22 National Union asserts five claims against RDS and James Lucero: fraudulent
23 concealment, deceit, conversion, constructive trust, and alter ego.5 The claims against RDS and
24
25 4
National Union’s constructive trust claim is dismissed for the reasons articulated above.
26 5
As noted above, National Union has conceded that neither constructive trust or alter ego
27 are causes of action under California law and are therefore not claims upon which relief can be
granted. As requested, National Union may clarify in its amended complaint that it seeks the
28 remedy of constructive trust and that it alleges that RDS is the alter ego of James Lucero and
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1 Lucero are at the center of National Union’s case. The complaint alleges that Lucero, on behalf
2 of RDS, made illegal payments to Waste Management employees in exchange for their improper
3 processing of loads dumped at KCL by RDS’s clients. Lucero and RDS argue that National
4 Union has failed to plead its allegations of fraud with sufficient specificity or to state claims for
5 fraudulent concealment or deceit as a matter of law.
6 As an initial matter, Lucero and RDS contend that the complaint fails to describe the
7 particular role they played in the alleged conspiracy to defraud. However, the complaint alleges
8 specifically that “Defendants RDS and James Lucero were making illicit payments to Waste
9 Management employees . . . in exchange for allowing trucks of the trucking company defendants
10 to enter KCL without proper processing.” FAC ¶ 70. The specificity of this claim stands in
11 sharp contrast to the complaint’s lack of specificity with respect to Renteria or the individual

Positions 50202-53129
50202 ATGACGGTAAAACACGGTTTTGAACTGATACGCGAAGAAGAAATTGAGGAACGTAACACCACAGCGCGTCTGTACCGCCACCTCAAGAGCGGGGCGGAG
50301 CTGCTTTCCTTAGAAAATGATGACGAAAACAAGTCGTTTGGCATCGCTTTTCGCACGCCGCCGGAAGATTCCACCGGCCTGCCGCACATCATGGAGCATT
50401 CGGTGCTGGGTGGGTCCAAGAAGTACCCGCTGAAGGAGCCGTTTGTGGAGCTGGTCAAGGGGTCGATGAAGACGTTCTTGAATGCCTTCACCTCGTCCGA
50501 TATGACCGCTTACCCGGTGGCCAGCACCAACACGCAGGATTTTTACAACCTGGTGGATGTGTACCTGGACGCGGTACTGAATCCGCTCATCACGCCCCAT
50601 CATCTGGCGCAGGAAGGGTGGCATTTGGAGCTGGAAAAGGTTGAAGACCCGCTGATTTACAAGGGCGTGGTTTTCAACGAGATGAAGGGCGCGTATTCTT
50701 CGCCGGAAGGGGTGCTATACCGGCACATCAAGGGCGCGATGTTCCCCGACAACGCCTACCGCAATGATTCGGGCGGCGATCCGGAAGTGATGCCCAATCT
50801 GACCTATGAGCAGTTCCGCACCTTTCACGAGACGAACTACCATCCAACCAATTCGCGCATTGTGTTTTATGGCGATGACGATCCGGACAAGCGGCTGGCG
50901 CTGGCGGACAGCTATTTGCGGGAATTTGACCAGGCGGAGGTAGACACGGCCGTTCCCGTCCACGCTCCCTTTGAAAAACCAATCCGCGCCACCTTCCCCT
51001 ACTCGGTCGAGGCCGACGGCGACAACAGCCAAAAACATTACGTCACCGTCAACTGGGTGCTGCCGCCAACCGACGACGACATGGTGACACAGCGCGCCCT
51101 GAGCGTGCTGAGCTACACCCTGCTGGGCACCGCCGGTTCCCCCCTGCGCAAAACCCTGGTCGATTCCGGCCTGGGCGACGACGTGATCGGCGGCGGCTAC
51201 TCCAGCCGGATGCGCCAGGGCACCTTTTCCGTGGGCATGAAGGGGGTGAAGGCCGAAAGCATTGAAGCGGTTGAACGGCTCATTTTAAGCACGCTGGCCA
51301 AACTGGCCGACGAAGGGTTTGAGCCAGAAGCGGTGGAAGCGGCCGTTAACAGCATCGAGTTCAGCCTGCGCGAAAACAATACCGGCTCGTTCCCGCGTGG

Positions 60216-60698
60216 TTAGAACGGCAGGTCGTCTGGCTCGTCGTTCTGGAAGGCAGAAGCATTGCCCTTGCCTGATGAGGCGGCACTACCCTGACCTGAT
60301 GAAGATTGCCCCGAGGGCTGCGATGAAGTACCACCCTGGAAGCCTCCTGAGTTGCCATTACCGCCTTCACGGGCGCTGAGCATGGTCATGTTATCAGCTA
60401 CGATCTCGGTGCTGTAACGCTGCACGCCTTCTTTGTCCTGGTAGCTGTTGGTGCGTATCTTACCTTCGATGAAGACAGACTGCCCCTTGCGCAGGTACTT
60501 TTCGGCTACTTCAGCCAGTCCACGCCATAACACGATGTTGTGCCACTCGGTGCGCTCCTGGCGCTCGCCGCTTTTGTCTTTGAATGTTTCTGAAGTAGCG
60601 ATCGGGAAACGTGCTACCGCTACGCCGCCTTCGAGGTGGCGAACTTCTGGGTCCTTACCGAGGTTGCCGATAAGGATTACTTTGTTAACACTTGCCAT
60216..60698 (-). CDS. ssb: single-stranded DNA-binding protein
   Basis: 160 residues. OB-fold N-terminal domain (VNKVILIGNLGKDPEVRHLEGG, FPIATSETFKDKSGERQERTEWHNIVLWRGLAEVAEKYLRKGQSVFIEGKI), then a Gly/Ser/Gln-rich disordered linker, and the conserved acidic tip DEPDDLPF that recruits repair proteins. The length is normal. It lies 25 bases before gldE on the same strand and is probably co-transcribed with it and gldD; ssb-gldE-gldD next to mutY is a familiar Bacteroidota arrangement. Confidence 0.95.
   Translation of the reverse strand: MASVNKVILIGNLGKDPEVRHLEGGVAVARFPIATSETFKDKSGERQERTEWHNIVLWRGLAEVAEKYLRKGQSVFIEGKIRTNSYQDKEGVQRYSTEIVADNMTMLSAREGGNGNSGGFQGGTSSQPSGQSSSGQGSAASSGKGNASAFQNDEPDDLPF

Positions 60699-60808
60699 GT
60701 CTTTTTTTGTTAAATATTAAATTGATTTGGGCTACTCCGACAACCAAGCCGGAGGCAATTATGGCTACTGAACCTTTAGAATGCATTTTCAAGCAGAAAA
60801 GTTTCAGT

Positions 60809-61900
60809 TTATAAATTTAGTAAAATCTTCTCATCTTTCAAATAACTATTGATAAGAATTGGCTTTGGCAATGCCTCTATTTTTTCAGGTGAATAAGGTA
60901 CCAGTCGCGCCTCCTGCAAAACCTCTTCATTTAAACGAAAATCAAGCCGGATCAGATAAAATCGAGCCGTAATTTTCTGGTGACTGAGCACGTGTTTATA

12 trucking company defendants.
13 Lucero and RDS next argue that the complaint does not include “facts such as the times,
14 dates, places, and benefits received and other details of the alleged fraudulent arrangement.”
15 Dkt. 89 at 3 (quoting Neubronner v. Milken, 6 F.3d 666, 972 (9th Cir. 1993). They also note that
16 where allegations of fraud are made on information and belief, the complaint must at a minimum
17 identify the source of the information and the basis of the belief. Id. (citing Shroyer v. New
18 Cingular Wireless Servs., Inc., 606 F.3d 658, 665 (9th Cir. 2010)). National Union disagrees
19 with the characterization of the degree of specificity needed to “identif[y] the circumstances
20 constituting fraud so that the defendant can prepare an adequate answer from the allegations.”
21 Dkt. 124 at 5 (quoting Neubronner, 6 F.3d at 672). While Lucero and RDS interpret Rule 9(b) to
22 require that National Union state specifically to whom illegal payments were made, when
23 payments were made, and the amount that was paid, National Union contends that it need allege
24 only that RDS bribed Waste Management employees. Similarly, Lucero and RDS claim that
25 National Union must allege the factual basis for its belief that facts stated “on information and
26 belief” are true, while National Union asserts that it has carefully described the operation of the
27
28 Shelley Lucero.
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1 conspiracy.
2 National Union is correct that it need not plead every detail of a fraudulent scheme in
3 order to plead the circumstances under which the fraud occurred. Cf. Walling v. Beverly
4 Enterprisies, 476 F.2d 393 (9th Cir. 1973) (“Rule 9(b) does not require or make legitimate the
5 pleading of detailed evidentiary matter. . . . It only requires identification of the circumstances
6 constituting fraud so that the defendant can prepare an adequate answer from the allegations.”).
7 However, National Union’s bare allegation that RDS and Lucero made illegal payments to
8 Waste Management employees, with no indication of the basis for its belief in the truth of that
9 allegation, is insufficient to permit RDS and Lucero to “defend against the charge and not just
10 deny that they have done anything wrong,” Neubronner, 6 F.3d at 672.
11 While National Union claims to have “carefully describe[d] the operation of the
12 conspiracy,” dkt. 124 at 6, it does not identify the factual basis for its belief that the conspiracy
13 operated as described. In Shroyer, a case upon which National Union relies, the court
14 determined that the plaintiff “explain[ed] exactly what it [was] that he believe[d] constituted the
15 fraudulent statements,” which allowed the defendants to prepare an answer articulating either
16 that the statements were not made or why that they were not fraudulent. 606 F.3d at 665.